In the beginning was a “young man”. Distraught at how life treated him and desperate at any future prospects, the young man set himself ablaze. The news of self immolation spread, and struck a nerve with lots of Tunisians who have to endure the same daily ordeals. What followed was extraordinary. The act inspired further suicide attempts and sparked an uprising. A wave of protests erupted and swept through Tunisia. The world was mesmerized with the stunning spectacle of crowds surging into the streets. In the outset, reprisal was swift. The protesters were exposed to the brutality of the police and the security forces. Scores were arrested and others were shot. However, the flame of revolt was relentless. Tunisians were far from being deterred by tear gas, live ammunition, curfews and tanks. Images of martyrs galvanized crowds onto the streets. Rallies continued to escalate. Tunisians refused to be intimidated by the repressive state apparatus. Faced with their defiance, the regime started to retreat to stave off the popular uprising. The president’s promises were derided as an empty gesture to lull deepening frustrations and to quell fury. The concessions only emboldened the protesters. People streamed into the streets, and protests spread from one city into another. This was culminated by the first Arab leader toppled by his people and chased into exile.
The Arab world watched attentively the scenes from Tunisia. The Arabs watched in solidarity, excitement, and exhilaration at the unprecedented turn of events. The Arab nations were elated that one of their own were able to stand up for itself. The first time in recent memory that popular protests have ousted a leader in this part of the world. The revolution that overturned the regime demolished one of the Arab world pillars: nations tie a knot with the entrenched leaders “till death do us part.”
Democracy has supplanted despotism in other areas once plagued by dictators, but the Arab world remains autocratic and authoritarian. This implanted a stereotype that the Arab public is not accustomed to challenge authority. Political lethargy and social apathy is perceived the rule. Today, one of these countries is challenging this common perception. These developments catapulted several questions to the headlines: Could the Arab world be taken by contagion? Is the Arab world teetering on the brink of an awakening? Will the Tunisian precedent act as an inspiration to the Arab people to rise from their slumber?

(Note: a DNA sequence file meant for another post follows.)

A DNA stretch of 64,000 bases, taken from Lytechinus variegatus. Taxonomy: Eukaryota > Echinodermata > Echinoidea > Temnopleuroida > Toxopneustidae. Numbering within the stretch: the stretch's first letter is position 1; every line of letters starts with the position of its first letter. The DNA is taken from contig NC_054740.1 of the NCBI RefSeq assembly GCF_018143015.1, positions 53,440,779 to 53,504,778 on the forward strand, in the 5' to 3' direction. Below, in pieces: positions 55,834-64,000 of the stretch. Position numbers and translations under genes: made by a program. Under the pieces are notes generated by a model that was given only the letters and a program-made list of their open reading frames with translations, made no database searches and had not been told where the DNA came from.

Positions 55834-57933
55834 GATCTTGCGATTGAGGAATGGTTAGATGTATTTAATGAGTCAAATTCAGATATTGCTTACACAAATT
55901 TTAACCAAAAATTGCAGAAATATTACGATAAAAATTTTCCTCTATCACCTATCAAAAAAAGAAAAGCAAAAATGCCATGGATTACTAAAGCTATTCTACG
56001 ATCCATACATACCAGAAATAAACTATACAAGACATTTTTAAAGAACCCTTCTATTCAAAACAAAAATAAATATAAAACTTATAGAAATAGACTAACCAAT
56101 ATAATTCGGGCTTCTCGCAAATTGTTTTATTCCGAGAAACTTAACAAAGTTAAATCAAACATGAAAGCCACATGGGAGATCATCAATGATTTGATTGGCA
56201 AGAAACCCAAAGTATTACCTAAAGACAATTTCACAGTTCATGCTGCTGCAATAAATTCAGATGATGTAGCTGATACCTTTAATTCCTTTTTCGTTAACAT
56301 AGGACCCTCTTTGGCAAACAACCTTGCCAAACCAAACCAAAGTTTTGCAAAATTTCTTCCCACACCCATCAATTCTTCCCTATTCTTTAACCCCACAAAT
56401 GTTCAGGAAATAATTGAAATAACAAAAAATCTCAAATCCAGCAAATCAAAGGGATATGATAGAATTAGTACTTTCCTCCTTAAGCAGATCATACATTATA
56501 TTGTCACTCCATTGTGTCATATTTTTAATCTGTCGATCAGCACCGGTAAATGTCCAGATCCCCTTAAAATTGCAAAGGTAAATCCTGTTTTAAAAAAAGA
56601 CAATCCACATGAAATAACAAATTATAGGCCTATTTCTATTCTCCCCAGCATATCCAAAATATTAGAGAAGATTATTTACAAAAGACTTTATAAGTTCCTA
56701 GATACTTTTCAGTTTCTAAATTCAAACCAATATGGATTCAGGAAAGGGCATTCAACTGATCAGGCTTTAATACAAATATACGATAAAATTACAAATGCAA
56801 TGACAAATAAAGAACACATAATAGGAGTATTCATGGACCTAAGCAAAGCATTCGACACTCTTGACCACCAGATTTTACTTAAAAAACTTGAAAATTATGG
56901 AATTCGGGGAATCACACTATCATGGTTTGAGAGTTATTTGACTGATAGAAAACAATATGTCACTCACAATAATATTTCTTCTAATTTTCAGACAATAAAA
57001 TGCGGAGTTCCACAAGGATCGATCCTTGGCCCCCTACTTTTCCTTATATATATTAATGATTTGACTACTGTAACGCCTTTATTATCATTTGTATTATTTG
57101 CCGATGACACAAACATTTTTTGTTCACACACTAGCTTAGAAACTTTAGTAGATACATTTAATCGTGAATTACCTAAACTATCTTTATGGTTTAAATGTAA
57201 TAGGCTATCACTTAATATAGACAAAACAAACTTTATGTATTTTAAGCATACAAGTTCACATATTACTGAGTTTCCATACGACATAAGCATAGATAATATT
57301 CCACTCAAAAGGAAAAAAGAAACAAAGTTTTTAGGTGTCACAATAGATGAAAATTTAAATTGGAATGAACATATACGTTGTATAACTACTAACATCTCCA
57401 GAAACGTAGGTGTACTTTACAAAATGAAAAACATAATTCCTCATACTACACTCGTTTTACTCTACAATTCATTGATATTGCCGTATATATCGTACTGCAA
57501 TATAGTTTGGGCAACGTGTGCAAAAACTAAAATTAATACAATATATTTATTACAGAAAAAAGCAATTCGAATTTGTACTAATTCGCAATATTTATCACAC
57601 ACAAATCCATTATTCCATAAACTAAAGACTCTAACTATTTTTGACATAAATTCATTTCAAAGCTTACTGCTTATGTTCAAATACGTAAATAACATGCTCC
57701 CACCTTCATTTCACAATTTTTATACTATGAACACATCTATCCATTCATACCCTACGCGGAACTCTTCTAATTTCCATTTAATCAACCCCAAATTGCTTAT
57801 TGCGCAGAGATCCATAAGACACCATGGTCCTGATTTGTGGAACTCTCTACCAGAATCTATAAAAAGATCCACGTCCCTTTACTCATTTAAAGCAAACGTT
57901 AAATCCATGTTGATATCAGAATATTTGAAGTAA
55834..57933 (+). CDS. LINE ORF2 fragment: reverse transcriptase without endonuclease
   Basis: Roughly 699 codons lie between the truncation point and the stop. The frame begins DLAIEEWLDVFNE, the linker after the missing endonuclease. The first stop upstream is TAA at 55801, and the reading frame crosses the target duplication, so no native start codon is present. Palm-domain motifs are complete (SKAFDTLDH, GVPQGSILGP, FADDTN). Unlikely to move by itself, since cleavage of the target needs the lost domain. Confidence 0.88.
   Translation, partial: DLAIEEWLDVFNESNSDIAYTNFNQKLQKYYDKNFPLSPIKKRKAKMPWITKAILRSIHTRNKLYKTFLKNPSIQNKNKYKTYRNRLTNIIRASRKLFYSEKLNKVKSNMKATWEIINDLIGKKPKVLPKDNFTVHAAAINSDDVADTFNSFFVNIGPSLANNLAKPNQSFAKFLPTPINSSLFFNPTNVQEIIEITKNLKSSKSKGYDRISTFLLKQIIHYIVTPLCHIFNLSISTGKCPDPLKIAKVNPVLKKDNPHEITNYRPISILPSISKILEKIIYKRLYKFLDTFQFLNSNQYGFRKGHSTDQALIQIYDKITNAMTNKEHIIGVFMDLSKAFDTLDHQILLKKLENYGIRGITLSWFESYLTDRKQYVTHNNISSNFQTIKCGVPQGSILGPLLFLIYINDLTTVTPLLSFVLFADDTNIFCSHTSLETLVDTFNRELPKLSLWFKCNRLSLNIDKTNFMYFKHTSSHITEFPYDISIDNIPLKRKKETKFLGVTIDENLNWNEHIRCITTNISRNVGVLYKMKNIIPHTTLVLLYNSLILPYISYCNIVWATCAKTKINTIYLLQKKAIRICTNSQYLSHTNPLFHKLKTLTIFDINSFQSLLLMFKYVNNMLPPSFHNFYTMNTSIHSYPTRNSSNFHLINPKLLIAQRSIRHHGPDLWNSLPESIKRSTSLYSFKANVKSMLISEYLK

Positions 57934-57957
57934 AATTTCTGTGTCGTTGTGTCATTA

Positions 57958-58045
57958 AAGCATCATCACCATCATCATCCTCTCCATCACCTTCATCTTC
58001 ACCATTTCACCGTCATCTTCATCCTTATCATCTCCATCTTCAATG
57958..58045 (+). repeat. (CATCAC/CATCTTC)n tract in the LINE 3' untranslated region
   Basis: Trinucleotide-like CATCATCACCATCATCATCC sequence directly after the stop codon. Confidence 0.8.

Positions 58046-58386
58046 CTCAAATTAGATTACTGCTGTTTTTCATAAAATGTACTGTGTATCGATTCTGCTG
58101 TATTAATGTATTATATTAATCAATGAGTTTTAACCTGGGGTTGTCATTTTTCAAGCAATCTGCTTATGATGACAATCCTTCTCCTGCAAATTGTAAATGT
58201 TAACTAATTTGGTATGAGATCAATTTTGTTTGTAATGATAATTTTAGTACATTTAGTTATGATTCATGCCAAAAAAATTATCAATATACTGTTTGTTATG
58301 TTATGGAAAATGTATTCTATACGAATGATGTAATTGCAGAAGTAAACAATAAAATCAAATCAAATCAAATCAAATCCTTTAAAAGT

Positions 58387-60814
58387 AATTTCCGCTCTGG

On one hand, some argue that the ruling clique is on the edge as these decrepit regimes are likely to crumble in a domino fashion. According to this opinion, a historic opportunity beckons in the Arab world. The revolution seemed an antidote to the despair, and gives an unimaginable momentum to the cause for change. Ben Ali presided over the most tightly run ship in the Arab world. No one expected the ship to capsize, but it did. This offers an example of success which boosts the confidence of the opposition, and eliminates the psychological barrier that impedes the people from standing up for themselves. The revolution has punctured the fear factor that has long kept discontent in check. These events have also seared themselves into public political discourse, and forced the Arabs to entertain unsettling questions.